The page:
Even so, the SLU footprint seems relatively small. A more pressing concern for investors may be what these plans mean for dividend payments over the next few years. In fairness, Deutsche Telekom cannot be accused of springing them on the market without any warning. The presentation it issued at its 2012 capital markets day indicates that vectoring could be extended to 80% of households beyond 2016 as a "further option." But the financial implications of this move are not made explicit.
Investors can expect to hear more on that subject later this week, with Deutsche Telekom due to announce 2014 results and provide a strategy update. Yet executives have already expressed disappointment with the performance of the broadband-and-TV business, which was lagging growth targets as recently as September 2014, and Germany's cable operators are in combative spirits. When DOCSIS 3.1 technology becomes available later this year, they will be an even bigger threat. (See The Chips Fall for DOCSIS 3.1 .)
Can super-vectoring swoop to Deutsche Telekom's rescue? Unlike vectoring, it is not an industry standard but a proprietary technology developed by China's Huawei Technologies Co. Ltd. , which claims it is capable of supporting 400 Mbit/s connections over a loop length of 300 meters. Like G.fast -- another copper-fortifying broadband technology -- it seems to work by extending the range of frequencies over which broadband signals travel. Rival vendor Alcatel-Lucent (NYSE: ALU) is promoting a similar technology called Vplus. Both, however, remain commercially unproven. (See G.fast: The Dawn of Gigabit Copper?)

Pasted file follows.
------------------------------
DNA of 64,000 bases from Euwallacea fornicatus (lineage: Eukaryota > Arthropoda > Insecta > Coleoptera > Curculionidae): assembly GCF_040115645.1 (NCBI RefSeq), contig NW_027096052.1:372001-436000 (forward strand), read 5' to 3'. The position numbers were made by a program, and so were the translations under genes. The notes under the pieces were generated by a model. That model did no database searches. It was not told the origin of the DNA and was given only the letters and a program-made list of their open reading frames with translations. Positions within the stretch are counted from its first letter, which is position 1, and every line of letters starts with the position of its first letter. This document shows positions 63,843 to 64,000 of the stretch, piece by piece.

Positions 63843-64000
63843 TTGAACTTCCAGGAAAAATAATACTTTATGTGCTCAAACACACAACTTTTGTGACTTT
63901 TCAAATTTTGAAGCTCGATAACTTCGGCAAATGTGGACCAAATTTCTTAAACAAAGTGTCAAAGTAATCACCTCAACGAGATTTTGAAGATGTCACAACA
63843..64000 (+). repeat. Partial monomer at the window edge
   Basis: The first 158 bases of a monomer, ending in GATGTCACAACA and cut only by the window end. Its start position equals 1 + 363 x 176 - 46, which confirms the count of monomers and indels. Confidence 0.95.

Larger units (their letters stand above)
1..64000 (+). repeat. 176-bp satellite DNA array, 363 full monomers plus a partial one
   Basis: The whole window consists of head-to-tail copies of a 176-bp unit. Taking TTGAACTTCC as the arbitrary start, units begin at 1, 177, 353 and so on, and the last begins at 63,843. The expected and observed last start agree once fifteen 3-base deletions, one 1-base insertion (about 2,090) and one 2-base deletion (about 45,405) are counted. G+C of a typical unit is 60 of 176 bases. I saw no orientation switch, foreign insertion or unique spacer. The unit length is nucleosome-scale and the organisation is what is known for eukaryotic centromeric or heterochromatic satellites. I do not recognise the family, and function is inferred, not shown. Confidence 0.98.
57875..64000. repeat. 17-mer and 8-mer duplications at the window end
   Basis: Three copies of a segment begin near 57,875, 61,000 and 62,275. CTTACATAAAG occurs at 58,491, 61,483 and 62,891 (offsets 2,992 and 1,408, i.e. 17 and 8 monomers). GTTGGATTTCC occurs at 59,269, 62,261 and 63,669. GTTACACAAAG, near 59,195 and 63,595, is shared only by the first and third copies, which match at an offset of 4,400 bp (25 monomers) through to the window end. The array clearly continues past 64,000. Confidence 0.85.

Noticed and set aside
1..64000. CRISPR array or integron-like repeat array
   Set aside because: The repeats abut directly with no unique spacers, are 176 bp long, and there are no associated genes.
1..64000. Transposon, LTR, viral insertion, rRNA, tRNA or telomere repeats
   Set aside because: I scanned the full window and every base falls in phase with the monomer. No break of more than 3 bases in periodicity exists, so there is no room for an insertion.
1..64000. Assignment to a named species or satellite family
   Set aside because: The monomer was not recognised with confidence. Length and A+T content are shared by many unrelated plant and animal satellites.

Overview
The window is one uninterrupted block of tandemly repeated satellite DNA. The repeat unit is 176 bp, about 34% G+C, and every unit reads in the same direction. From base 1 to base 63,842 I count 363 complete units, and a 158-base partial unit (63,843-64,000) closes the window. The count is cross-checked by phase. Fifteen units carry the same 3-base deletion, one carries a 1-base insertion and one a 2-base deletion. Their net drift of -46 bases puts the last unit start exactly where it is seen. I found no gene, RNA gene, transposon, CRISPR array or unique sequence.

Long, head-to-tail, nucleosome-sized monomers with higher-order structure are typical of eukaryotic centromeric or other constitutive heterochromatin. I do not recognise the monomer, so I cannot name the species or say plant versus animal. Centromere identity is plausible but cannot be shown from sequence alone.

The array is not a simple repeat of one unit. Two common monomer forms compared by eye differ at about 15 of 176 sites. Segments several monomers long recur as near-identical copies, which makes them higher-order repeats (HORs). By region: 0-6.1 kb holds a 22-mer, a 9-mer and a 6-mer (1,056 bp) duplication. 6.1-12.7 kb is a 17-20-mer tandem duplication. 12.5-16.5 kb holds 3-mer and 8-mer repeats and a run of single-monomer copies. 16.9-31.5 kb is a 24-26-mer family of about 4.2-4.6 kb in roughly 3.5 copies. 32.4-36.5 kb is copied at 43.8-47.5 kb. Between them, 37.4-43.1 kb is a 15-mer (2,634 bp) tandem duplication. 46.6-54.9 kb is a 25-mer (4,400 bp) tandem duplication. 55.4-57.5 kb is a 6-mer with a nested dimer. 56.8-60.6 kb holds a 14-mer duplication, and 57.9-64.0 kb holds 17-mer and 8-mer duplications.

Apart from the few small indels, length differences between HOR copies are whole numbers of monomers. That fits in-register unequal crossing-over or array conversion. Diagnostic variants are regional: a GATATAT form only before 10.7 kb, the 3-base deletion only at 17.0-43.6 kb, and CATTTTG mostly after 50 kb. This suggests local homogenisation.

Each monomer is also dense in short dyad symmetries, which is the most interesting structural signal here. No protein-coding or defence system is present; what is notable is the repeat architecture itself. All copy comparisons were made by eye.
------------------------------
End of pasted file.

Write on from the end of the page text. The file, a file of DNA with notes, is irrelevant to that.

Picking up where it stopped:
Perhaps more could be gained from G.fast, which is now starting to influence the decision-making of some leading European operators. UK fixed-line incumbent BT reckons G.fast could be used to support 500 Mbit/s services for most of the country's population, and 1 Gbit/s for the hungriest broadband customers, over the next few years. Deutsche Telekom, though, has been circumspect when it comes to G.fast and has yet to even acknowledge the standard in official announcements. That it touts super-vectoring in preference to G.fast suggests it harbors serious doubts about the latter. (See BT Puts G.fast at Heart of Ultra-Fast Broadband Plans.)
Ultimately, none of these copper options will stand up to long-term scrutiny. Deutsche Telekom expected standard vectoring to help it compete more effectively against faster cable services, but cable operators have not been standing still. The arrival of ultra-high-definition TV and more advanced Internet applications will put fresh demands on Europe's broadband networks. Before long, Deutsche Telekom will be forced to take that FTTH plunge. (See The Perennial Need for Speed.)
— Iain Morris, , News Editor, Light Reading